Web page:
Some folks have an abundance of drive, and they keep accomplishing extraordinary things. If you’re giving them the side eye because you want to do something but aren’t motivated to do it, read on. You might find this to be the most useful invention since the wheel. Getting out of bed is a herculean effort, and you feel sick and tired of yourself for not doing anything, but you wish you had the motivation of an energizer bunny. What I’m about to tell you is good. Even if you’re paralyzed, you shouldn’t give up hope, no matter how bad things get. You can overcome your lack of interest. Think about what is already going well before you try to force yourself to get out of bed. To yourself, you owe gratitude for the air you breathe, the comfort of your bed, the ability to think, and the beating of your heart that keeps you alive. You understand what I mean. I’m sure you can think of more, so if you can, please do.
When you finally drag yourself out of bed, congratulate and thank yourself for making an effort. If you can, say “I love you” aloud as you pat your shoulder the next time you look in the mirror. You deserve a medal if you can do it while still maintaining a beaming smile. If that’s too much, try picturing yourself as a naive kid. Try hugging yourself or placing your arms around your shoulders if that helps. If a hug makes you feel nice, don’t let go of that sensation. It’s OK to show emotion (by laughing, sobbing, or petting), but you can’t do anything that would make someone uncomfortable. Self-affirmations like “I know it’s hard to get motivated, and maybe nobody’s ever told me anything good, but I will be my best friend and treat myself with the highest love and respect possible” are helpful now. No one, not even myself, can stop me from doing everything I set my mind to within reason.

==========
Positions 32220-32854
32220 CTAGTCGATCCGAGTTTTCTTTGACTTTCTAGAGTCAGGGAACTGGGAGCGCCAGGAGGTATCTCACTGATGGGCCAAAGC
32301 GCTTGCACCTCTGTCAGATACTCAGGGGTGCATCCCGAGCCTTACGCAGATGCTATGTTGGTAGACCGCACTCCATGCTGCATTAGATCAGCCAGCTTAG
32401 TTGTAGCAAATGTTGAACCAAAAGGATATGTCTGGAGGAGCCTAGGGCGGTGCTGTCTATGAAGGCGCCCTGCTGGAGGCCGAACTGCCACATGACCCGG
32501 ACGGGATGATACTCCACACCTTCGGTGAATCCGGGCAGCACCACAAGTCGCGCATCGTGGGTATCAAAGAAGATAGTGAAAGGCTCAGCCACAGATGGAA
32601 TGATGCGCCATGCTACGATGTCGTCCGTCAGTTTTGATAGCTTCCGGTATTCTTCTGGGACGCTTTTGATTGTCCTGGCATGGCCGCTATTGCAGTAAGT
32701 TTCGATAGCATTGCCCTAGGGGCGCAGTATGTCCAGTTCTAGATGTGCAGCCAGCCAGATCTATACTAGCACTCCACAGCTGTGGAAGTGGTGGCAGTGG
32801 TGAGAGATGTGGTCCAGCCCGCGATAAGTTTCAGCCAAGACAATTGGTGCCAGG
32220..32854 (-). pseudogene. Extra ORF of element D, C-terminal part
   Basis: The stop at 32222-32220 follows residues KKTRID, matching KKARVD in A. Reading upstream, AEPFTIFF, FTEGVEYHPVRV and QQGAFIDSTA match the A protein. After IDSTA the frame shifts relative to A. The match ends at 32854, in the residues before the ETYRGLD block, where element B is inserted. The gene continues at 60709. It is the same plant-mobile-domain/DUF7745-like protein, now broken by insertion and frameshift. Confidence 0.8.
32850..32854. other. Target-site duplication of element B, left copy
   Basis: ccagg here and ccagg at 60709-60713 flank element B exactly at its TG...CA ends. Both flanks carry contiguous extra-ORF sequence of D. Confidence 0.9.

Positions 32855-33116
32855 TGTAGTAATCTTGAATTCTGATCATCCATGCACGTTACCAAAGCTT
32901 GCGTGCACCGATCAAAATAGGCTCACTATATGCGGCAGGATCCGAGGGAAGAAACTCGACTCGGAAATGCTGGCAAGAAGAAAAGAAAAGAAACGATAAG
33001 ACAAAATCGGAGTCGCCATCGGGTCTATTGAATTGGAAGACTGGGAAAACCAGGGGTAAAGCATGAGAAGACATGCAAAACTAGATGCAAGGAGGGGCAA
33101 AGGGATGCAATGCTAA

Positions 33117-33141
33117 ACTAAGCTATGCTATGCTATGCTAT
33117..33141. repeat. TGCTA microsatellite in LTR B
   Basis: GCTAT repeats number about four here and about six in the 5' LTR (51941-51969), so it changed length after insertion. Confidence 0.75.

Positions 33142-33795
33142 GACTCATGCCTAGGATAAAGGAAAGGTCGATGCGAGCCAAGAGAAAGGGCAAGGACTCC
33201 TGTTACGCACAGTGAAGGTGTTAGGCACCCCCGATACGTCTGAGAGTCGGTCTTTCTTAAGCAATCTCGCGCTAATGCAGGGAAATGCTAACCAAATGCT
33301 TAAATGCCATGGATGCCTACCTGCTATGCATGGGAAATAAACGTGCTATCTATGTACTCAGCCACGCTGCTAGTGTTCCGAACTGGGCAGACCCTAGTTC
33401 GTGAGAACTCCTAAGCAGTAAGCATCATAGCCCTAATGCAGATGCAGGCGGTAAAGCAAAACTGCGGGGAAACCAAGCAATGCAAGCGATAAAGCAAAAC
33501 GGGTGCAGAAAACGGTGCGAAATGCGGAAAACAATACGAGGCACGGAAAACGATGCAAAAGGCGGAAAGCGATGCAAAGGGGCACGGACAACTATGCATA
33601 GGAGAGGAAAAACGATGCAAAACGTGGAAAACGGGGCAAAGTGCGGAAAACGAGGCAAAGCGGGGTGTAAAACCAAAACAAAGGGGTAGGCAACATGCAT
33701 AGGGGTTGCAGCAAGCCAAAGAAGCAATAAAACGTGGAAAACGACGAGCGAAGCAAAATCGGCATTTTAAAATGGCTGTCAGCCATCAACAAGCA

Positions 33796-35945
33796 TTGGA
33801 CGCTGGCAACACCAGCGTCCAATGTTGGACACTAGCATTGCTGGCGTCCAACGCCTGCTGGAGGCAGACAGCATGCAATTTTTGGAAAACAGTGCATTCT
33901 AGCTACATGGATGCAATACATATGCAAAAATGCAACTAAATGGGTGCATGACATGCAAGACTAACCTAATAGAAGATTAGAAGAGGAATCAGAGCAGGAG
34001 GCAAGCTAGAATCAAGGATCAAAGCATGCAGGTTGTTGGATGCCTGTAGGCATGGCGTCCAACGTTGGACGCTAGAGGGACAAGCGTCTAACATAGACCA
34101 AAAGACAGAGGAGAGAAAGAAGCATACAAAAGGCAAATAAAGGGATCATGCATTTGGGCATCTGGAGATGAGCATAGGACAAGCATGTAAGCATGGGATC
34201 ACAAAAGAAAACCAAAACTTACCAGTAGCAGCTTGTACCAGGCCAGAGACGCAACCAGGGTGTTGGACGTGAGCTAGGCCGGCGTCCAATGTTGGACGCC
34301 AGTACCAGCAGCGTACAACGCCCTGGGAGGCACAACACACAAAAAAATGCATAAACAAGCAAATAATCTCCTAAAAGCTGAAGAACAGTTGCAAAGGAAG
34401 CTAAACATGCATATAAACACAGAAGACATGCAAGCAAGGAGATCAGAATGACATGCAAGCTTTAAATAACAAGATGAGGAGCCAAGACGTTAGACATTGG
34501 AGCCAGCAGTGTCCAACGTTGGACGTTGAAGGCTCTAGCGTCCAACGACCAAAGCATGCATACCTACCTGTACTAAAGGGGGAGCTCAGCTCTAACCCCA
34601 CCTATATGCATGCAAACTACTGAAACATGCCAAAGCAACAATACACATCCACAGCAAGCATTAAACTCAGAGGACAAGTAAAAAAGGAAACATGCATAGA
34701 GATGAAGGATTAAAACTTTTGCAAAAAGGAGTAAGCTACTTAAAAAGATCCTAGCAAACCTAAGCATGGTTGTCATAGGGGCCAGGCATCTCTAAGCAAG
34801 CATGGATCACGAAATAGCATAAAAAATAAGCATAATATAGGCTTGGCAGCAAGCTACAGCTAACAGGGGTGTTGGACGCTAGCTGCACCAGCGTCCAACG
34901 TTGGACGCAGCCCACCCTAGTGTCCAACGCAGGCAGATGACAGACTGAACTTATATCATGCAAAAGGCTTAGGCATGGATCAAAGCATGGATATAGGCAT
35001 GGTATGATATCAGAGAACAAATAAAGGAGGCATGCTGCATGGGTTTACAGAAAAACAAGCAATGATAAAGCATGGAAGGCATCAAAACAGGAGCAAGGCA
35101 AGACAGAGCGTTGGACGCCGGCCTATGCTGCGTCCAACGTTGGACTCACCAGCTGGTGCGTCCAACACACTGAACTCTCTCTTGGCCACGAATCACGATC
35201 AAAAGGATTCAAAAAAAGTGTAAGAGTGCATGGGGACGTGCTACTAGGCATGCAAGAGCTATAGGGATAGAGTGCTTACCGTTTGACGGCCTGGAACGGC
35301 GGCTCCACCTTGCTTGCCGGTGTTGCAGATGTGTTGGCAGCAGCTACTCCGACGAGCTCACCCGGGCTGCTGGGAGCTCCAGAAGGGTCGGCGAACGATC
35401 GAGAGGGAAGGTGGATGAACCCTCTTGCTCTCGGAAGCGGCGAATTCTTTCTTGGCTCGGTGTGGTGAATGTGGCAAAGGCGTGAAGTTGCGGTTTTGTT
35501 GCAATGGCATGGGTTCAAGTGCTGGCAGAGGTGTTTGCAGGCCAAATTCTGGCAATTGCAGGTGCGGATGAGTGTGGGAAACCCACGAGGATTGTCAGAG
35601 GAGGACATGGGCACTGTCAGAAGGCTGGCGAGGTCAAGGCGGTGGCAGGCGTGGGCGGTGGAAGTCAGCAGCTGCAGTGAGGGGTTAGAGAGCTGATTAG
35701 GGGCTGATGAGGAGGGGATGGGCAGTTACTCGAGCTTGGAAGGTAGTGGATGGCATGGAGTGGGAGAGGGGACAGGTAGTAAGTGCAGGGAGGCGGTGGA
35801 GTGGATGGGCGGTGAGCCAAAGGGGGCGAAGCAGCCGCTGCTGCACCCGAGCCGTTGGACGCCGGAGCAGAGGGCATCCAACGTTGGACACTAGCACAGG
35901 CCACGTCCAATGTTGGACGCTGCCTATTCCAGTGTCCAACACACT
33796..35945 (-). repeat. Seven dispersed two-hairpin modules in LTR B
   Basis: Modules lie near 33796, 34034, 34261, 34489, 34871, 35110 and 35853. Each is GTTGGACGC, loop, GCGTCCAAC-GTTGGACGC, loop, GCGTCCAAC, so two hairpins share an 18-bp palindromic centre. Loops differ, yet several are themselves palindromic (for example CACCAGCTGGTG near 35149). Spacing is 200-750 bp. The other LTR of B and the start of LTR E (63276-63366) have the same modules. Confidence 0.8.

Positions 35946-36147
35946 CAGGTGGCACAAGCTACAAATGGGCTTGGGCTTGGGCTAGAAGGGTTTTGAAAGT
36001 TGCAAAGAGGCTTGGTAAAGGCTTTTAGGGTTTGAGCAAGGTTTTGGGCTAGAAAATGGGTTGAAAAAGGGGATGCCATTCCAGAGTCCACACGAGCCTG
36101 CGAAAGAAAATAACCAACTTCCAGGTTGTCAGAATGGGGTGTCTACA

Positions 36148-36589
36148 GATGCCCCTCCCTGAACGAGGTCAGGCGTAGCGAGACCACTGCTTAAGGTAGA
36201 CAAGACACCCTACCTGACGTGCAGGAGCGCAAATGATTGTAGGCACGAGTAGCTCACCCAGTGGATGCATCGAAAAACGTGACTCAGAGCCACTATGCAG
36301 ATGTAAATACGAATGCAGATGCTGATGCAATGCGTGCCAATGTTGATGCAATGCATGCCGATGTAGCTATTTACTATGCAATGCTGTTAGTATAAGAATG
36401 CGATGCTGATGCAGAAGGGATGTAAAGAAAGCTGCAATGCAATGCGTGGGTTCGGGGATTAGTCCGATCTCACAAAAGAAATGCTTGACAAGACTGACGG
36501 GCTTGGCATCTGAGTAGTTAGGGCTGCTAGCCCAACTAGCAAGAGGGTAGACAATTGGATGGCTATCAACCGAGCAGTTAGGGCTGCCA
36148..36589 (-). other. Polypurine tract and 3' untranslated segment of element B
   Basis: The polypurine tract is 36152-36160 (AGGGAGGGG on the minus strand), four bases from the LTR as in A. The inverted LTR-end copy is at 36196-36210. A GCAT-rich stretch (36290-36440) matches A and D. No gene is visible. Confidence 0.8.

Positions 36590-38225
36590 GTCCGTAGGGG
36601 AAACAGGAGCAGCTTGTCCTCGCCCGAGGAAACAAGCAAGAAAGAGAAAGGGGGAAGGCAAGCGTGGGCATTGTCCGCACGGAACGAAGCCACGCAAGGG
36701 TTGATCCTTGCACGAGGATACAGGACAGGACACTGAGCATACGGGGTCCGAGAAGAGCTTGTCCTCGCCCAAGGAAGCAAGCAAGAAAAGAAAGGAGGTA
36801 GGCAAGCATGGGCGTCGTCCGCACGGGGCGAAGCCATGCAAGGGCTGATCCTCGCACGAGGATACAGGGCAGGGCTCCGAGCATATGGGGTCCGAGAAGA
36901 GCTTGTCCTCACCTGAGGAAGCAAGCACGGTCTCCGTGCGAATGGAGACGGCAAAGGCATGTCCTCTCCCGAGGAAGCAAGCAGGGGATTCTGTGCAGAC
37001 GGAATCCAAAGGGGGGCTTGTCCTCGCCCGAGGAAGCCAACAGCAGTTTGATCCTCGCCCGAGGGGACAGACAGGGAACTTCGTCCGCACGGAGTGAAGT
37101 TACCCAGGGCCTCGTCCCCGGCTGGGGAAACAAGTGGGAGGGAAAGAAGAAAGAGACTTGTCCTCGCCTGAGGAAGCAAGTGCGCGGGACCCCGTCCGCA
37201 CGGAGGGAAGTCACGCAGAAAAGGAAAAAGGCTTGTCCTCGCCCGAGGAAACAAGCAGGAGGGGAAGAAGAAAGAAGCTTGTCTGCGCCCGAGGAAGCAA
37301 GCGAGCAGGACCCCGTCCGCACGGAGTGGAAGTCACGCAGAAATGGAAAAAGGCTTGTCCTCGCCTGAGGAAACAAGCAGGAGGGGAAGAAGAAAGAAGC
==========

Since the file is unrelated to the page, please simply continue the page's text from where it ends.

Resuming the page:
When you’re done, pat yourself on the back for being such a good person. Having a glass of water to aid digestion first thing in the morning while preparing breakfast is a great way to start the day. Focus entirely on eating and enjoying the meal you are consuming. Try it like never before, and you’ll be glad you did. Please do your best to chew it. The next step is simple: complete a minor obligation you’ve been putting off. Make sure it doesn’t set off any powerful emotions in you. Instead of a strong wind, it should be more like a gentle breeze. Remember the pledge you made to yourself to treat yourself with love and respect and to not stand in the way of your progress if you find yourself resisting. Take on the significant tasks after you’ve developed the habit of doing the little ones daily. Have a party every time you accomplish anything. Give yourself a pat on the back, take note of your accomplishments, and celebrate your successes. Like anything else, it just takes practice to get better at it. Motivate yourself to succeed by giving yourself nice things.
Some pointers to keep in mind as you set out:
Build a treasury box, No. 1. A shoebox-sized box in your favorite motif can do the trick. You can save your most prized possessions here, such as greeting cards, works of art, publications, keepsakes, jewelry, photographs, letters, and other souvenirs. If you don’t have anything, go outside and look for something interesting, be it a rock, a feather, a stone, a leaf, a flower, or anything else.